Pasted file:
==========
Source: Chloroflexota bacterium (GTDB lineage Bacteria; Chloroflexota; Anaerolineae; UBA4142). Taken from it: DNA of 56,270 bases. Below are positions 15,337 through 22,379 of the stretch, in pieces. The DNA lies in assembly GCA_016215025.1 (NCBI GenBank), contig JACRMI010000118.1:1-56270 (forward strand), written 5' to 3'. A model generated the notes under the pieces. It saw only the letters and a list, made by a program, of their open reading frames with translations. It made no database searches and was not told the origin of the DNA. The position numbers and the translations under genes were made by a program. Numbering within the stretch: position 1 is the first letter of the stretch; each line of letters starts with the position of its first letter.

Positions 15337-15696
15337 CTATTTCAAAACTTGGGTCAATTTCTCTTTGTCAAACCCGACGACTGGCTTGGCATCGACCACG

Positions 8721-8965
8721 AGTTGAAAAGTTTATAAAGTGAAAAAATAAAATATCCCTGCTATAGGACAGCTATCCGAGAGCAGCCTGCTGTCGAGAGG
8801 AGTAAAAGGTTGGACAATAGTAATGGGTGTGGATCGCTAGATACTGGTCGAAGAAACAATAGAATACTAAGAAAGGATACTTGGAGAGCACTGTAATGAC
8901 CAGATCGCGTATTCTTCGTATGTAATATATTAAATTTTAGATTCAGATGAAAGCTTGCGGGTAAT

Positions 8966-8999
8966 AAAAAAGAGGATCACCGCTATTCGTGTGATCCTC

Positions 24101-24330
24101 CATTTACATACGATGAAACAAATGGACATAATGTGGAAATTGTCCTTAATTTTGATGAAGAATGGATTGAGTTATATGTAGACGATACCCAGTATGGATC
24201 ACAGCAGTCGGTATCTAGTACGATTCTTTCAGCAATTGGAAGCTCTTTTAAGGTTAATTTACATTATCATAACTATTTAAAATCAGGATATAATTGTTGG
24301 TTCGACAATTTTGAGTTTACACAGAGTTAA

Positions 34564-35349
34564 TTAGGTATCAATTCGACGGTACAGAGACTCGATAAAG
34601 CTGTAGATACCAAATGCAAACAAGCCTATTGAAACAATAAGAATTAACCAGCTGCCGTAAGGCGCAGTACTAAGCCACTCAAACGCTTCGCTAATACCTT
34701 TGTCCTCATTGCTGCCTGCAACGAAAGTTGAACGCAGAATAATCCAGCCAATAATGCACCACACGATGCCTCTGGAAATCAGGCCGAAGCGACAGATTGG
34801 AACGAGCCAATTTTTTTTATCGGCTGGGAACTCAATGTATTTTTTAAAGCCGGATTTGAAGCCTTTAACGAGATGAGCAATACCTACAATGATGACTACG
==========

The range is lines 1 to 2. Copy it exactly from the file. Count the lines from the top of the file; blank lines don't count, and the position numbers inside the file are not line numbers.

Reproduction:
Source: Chloroflexota bacterium (GTDB lineage Bacteria; Chloroflexota; Anaerolineae; UBA4142). Taken from it: DNA of 56,270 bases. Below are positions 15,337 through 22,379 of the stretch, in pieces. The DNA lies in assembly GCA_016215025.1 (NCBI GenBank), contig JACRMI010000118.1:1-56270 (forward strand), written 5' to 3'. A model generated the notes under the pieces. It saw only the letters and a list, made by a program, of their open reading frames with translations. It made no database searches and was not told the origin of the DNA. The position numbers and the translations under genes were made by a program. Numbering within the stretch: position 1 is the first letter of the stretch; each line of letters starts with the position of its first letter.

Positions 15337-15696